Government officials report the Utica Shale formation holds about 38 Tcf of recoverable natural gas. In its first assessment the U.S. Geological Survey said it estimates the formation holds about 940 million barrels of oil and 9 million barrels of natural gas liquids.
A report by the Energy Information Administration says gas production has flattened since late 2011 in response to lower prices but volumes remain at historically high levels. From January through July, marketed production set a record for the first seven months of any year, averaging 69 Bcf/d, up 4 Bcf/d, or 6%, from the same period a year earlier.
The number of drill rigs operating in Pennsylvania’s Marcellus Shale may be declining, but production keeps going up. Natural gas output increased robustly during the first half of this year, according to state Department of Environmental Protection data.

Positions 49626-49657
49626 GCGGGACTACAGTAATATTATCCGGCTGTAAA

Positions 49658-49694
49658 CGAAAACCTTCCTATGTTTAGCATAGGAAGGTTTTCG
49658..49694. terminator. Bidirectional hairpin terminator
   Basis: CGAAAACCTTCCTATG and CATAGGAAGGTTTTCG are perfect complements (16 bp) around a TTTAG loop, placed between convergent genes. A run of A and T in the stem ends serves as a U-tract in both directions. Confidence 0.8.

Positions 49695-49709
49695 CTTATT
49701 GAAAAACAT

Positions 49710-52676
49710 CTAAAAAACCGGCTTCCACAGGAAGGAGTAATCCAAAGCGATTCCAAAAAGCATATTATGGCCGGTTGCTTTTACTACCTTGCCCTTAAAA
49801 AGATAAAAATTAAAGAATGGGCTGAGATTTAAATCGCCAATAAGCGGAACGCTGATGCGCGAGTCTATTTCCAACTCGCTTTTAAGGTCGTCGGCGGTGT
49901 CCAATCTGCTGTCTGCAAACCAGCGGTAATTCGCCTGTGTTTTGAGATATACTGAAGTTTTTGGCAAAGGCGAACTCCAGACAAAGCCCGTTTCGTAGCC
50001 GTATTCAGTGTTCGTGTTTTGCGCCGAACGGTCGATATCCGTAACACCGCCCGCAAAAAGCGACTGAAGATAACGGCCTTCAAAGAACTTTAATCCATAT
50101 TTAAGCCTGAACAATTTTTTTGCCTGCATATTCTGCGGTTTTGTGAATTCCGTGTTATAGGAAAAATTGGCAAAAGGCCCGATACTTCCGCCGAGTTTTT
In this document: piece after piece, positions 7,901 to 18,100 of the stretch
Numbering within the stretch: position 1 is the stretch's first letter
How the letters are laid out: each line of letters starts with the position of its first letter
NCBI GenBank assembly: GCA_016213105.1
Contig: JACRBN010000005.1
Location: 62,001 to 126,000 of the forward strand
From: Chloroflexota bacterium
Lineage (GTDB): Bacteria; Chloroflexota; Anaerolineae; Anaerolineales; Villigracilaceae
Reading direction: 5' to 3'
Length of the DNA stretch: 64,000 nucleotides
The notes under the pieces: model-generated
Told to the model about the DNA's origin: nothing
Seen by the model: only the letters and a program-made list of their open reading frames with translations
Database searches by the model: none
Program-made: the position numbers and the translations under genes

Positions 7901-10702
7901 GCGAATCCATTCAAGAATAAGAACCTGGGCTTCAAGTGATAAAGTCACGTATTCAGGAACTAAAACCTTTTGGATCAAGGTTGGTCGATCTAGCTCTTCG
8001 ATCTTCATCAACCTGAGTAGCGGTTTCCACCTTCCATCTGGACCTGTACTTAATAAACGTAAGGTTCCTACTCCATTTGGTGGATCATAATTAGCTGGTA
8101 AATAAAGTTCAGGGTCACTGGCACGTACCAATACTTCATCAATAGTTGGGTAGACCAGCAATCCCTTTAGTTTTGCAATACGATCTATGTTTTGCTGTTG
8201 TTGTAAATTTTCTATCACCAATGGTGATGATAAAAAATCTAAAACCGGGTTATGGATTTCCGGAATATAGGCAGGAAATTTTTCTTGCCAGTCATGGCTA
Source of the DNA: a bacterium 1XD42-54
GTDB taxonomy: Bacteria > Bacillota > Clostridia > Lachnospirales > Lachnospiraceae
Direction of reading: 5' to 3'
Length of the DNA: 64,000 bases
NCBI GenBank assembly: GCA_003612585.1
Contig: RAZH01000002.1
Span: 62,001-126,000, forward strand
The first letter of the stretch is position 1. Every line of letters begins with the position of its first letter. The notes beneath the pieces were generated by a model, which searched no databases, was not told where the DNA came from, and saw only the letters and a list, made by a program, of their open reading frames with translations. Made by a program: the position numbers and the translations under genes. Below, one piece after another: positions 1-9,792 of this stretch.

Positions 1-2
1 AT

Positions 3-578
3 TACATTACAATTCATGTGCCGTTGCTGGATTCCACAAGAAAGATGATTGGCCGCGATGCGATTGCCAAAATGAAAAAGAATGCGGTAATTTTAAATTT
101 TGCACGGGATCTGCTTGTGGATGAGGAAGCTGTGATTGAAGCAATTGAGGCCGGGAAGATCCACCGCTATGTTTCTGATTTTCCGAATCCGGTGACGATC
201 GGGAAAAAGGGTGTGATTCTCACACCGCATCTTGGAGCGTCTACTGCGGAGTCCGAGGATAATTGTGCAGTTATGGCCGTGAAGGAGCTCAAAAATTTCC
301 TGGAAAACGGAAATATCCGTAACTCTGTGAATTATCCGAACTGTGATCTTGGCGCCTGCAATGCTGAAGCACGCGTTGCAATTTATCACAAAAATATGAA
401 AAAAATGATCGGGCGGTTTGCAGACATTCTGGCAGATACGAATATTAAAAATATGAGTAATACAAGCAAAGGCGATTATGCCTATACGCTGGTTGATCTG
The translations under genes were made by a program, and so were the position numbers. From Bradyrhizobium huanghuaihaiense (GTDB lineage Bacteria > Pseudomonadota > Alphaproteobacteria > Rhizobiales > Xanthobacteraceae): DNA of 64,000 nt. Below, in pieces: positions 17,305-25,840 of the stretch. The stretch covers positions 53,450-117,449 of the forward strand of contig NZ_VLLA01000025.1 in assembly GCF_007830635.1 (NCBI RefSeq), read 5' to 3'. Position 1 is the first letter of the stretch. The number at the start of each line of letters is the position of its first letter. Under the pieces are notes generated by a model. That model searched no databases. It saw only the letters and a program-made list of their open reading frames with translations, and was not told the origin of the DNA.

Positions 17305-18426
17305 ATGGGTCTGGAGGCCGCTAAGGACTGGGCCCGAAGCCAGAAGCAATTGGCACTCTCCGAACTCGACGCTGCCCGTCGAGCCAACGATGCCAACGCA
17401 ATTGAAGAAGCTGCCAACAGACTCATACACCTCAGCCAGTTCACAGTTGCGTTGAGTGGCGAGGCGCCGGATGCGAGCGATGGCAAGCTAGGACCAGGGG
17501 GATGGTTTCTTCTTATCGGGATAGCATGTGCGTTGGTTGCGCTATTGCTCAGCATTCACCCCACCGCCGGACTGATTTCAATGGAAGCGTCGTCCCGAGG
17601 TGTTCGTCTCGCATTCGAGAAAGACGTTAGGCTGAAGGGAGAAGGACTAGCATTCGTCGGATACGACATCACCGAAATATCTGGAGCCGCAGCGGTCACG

Pennsylvania’s shale gas wells produced 895 Bcf in the first six months of 2012 – averaging 5 Bcf/d – up 42% from the previous reporting period, said Powell Shale Digest, a trade publication in Fort Worth. Low prices have cut into drilling activity.
Production should continue rising because one-third of drilled wells are not yet selling their output to the market, said Thomas Murphy at Penn State’s Marcellus Center for Outreach & Research. Many wells already fracked are shut in while awaiting pipelines to take the gas to market.